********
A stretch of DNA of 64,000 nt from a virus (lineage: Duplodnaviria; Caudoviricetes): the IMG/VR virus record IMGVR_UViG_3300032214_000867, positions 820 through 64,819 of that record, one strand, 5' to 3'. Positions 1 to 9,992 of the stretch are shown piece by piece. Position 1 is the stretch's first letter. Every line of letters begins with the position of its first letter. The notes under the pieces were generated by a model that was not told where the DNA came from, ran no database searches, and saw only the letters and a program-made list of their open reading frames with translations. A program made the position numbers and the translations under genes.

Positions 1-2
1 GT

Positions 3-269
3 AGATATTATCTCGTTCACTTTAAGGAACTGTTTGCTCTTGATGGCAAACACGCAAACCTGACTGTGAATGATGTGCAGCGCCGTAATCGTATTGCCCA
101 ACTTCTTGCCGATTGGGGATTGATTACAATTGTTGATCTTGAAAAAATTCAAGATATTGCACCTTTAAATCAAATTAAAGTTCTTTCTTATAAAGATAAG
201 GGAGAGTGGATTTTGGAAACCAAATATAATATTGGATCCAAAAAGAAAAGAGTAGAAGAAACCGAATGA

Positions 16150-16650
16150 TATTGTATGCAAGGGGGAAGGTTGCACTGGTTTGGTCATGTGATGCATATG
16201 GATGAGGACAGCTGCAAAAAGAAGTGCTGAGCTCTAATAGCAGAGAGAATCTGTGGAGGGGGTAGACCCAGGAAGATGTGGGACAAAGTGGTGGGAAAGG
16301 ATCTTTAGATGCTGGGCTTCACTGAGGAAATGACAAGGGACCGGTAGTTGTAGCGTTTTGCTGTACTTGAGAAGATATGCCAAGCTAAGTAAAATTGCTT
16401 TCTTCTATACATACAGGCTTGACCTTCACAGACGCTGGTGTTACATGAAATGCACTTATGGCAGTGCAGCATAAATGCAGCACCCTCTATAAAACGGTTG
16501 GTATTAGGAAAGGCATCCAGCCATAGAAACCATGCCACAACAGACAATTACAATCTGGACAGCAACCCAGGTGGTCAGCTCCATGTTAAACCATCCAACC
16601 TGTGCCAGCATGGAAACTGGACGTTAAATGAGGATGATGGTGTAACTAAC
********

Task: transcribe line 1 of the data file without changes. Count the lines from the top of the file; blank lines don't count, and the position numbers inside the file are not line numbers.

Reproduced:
A stretch of DNA of 64,000 nt from a virus (lineage: Duplodnaviria; Caudoviricetes): the IMG/VR virus record IMGVR_UViG_3300032214_000867, positions 820 through 64,819 of that record, one strand, 5' to 3'. Positions 1 to 9,992 of the stretch are shown piece by piece. Position 1 is the stretch's first letter. Every line of letters begins with the position of its first letter. The notes under the pieces were generated by a model that was not told where the DNA came from, ran no database searches, and saw only the letters and a program-made list of their open reading frames with translations. A program made the position numbers and the translations under genes.